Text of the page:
To test this, the researchers travelled to Lizard Island on the Great Barrier Reef in far north Queensland and designed an experiment to reveal the role ultraviolet light plays in anemonefish dominance behaviour. After catching the fish on the reefs surrounding the island, they staged contests between individual fish from different anemones but of similar size in small aquarium ‘arenas’, separated only by a transparent perspex divider. They observed the fishes’ behaviour towards each other with the UV-component selectively removed from the light illuminating the aquaria via UV-blocking light filters. This way, the UV-reflectance of a fish in one part of the arena could be rendered similarly invisible to the observing fish as it is to us or any other animal blind to ultraviolet light. As the fish had never met, they should seek to determine who was dominant, a process characterised by a range of dominance and submissive behaviours, such as leaning sideways and pivoting towards or away from the opponent, or snapping to intimidate them.

A dominant barrier Reef anemonefish (left) snaps at its opponent during staged contests. Video: Laurie Mitchell. 

What they found was striking. Fish under UV-filters were more likely to win contests against size-matched opponents not under UV-filters. As overall aggression remained unaltered, this indicated that fish with low UV-reflectance were perceived as dominant and that fish with high UV-reflectance were perceived as submissive.

In a second set of contests, this time between larger and smaller fish, the effects were amplified by a dramatic increase of aggression of the larger fish towards smaller opponents when those were placed under UV-blocking filters.

The authors concluded that among anemonefishes, higher UV-reflective skin – a feature of juvenile fish – serves as a reinforcing signal of subordination akin to ‘waving the white flag’ in the face of larger, adolescent males that could perceive them as threats to their social standing and inflict serious injury.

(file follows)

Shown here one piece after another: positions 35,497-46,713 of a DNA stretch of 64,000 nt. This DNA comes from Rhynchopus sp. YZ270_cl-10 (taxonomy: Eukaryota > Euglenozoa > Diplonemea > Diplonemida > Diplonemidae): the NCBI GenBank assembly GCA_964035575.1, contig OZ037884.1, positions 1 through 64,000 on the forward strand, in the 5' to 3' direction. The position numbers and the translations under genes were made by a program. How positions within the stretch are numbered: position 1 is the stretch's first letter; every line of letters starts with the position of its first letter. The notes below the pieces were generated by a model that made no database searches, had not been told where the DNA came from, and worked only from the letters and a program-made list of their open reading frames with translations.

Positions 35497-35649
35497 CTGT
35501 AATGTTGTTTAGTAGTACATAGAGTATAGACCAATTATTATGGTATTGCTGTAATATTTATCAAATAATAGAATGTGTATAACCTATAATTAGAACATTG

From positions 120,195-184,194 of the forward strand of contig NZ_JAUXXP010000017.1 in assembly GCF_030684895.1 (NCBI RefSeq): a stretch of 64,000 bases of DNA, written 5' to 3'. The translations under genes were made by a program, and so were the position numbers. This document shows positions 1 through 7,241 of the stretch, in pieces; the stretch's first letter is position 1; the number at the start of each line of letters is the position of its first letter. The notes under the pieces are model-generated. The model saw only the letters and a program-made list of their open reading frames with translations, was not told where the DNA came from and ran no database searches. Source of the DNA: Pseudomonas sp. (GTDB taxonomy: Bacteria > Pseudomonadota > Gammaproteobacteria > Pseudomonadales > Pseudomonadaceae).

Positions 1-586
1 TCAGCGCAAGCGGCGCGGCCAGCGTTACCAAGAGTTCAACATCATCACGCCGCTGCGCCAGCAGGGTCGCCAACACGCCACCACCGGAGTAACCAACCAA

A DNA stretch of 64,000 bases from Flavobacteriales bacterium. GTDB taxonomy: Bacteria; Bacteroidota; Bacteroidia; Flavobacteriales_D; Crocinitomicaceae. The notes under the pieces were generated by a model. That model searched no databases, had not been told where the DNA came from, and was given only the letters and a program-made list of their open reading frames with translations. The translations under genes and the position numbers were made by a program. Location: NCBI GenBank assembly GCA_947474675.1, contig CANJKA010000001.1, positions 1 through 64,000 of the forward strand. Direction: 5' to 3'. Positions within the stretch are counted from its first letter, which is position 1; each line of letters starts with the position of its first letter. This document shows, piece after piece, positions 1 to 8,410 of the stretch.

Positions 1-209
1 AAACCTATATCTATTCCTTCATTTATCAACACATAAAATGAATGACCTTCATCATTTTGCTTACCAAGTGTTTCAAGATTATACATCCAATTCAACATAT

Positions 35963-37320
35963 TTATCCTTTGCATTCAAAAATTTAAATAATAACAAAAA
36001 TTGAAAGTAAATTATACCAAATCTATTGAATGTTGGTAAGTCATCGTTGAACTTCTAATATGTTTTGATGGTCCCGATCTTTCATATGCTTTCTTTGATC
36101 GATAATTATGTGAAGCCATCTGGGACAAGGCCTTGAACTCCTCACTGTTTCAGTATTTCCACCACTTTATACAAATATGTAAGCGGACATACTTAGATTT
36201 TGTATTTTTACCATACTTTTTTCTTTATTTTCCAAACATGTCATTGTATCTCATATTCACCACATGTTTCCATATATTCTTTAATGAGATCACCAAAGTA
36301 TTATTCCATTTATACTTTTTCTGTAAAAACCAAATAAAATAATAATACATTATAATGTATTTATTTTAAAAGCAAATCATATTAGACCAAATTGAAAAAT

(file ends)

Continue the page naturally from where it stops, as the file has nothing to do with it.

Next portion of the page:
“Living in this very strict social system, the smallest individuals are at the mercy of the larger ones,’ Mitchell says. “They have to communicate clearly that they’re subordinate. We have shown that, in addition to their smaller size and various well-documented submission behaviours, there also is a basis in their colour pattern. So by having a higher, bolder UV signal, they’re able to communicate more clearly that they’re subordinate to older fish.”

Just how important this added information truly is to fish that live and reproduce in the wild, though, remains less clear.

“The authors clearly show that the UV-component of anemonefishes’ skin has an impact on social interaction,” says Professor Justin Rhodes, a behavioural neuroscientist from the University of Illinois who is interested in the genetic basis of socially induced sex-change in anemonefishes but was not involved in the study. “However, I think that the UV is one [of several] components that the animals could use to determine social status, and I am not sure whether it’s needed. In our lab we rear anemonefish under light without a UV component, and it does not seem to affect the fish at all. They still establish dominance hierarchies and reproduce without UV reflectance. Once they figure out who’s dominant, and then stay in that same environment for a long time – years and years – it’s not like they constantly need to check up and see who’s dominant. They know each other. So these are probably very important cues for fish figuring out dominance – some of the same size – when they first come to the anemone. [But] once a hierarchy is established, the dominance assessment is over, there is no fighting anymore.”

Only further research can help us fully understand anemonefishes’ UV signals and how they tie in to these iconic fishes’ fascinating lifestyles.

The original research was published in the journal Behavioural Ecology.